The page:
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Thoughts on Z-Cars: The 370Z

December 5, 2011 by Matt

Nissan 370Z Blue

I don’t want to like this one. It disrupts my narrative that the Z-car series has been going downhill since the introduction of the ’90-’96 Z32 300ZX. But so help me, I actually like the changes Nissan made over the outgoing 350Z. And if the 370Z could truly handle (and went on a diet), I’d think even more highly of it.

Nissan 370Z Blue

That said, I do—predictably—have some bones to pick with the styling. The biggest is simply the jarring awkwardness of the proportions. Nissan clearly attempted to reintroduce some early Z-car styling cues, notably the shape of the quarter lights and the long-nose fastback sports car shape. There’s just one issue with that approach: The 370Z is still obviously a mid-cab car, and no amount of line shifting will change that fact short of actually moving the cab rearward in the car’s profile. As it is, there’s an uncomfortable visual tension between what the car wants to be, and what it is.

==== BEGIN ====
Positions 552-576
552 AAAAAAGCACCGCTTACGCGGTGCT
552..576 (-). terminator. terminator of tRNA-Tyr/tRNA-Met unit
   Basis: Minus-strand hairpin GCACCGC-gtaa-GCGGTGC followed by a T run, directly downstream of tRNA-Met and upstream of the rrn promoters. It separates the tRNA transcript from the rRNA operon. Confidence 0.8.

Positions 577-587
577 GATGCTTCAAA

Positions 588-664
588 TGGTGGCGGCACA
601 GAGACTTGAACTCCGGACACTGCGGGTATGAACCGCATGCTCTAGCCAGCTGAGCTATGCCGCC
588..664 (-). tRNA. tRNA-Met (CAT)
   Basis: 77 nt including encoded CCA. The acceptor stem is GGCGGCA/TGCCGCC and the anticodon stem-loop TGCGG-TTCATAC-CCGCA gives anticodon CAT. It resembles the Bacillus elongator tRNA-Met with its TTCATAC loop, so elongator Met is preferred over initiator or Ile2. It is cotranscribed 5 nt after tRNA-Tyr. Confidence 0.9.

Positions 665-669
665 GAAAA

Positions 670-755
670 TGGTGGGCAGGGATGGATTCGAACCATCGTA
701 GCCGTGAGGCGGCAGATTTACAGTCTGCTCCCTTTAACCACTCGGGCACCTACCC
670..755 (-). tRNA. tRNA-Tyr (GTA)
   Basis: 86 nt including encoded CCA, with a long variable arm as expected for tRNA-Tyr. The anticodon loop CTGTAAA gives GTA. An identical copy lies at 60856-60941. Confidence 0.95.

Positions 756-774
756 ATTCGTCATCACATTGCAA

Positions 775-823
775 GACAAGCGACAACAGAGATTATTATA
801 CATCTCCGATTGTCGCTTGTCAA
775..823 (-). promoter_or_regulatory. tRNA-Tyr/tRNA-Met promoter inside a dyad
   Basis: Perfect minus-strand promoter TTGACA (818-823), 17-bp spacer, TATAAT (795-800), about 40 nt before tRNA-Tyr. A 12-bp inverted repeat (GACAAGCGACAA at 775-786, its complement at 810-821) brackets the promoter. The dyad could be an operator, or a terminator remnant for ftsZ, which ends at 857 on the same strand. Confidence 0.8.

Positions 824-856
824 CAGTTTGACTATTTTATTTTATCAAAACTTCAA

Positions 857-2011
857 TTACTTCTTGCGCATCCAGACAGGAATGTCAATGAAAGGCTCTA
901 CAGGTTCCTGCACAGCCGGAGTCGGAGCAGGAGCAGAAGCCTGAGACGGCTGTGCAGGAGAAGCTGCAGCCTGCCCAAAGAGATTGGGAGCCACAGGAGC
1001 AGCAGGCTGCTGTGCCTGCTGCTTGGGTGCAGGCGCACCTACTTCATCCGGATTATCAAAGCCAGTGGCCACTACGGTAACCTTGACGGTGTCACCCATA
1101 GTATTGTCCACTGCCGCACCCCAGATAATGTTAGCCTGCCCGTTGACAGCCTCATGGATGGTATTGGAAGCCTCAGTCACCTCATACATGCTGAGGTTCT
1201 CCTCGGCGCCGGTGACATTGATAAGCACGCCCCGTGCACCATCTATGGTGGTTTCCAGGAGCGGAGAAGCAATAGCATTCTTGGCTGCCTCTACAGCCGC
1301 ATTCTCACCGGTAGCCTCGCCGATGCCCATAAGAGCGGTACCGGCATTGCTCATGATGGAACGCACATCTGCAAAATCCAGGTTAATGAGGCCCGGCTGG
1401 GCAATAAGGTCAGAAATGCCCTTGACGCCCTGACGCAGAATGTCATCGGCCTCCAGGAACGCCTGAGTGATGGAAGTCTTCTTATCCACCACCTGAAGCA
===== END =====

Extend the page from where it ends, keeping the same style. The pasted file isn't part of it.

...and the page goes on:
Beyond the proportions, most of the details are well done. I don’t have a problem with the head- or taillight boomerang shape; it’s different but not overdone, and it works. The “teeth” in the grille are a bit much—a better way to differentiate the car’s grille from its predecessor’s rectangular shape would have been to alter the shape itself instead of adding doodads inside it. But now I’m splitting hairs.

Nissan 370Z Interior Inside Cockpit Gauges Dashboard

The 370Z’s interior is a welcome improvement over the 350Z’s stark cockpit, with colored inserts on the doors and a bit more shape to the dashboard. The jury’s still out on the SynchroRev Match automated rev-matching system offered with the 6-speed manual transmission. My first reaction is that it seems like it would detract from the satisfaction of driving a manual and acquiring the skill necessary to rev-match and heel-and-toe, but who knows; in practice it could be worthwhile, as long as it’s not too intrusive.

No, overall, I like the 370Z a good deal. Fix the proportion issues, shave 200+ lbs off the 3200 lb curb weight and add a suspension package and I’d be an even bigger fan.

Editor’s note: This post is part of an ongoing series discussing various generations of Nissan’s celebrated Z-car series. Read the other installments here:

Filed under: Datsun, Nissan, Thoughts On Z-Cars

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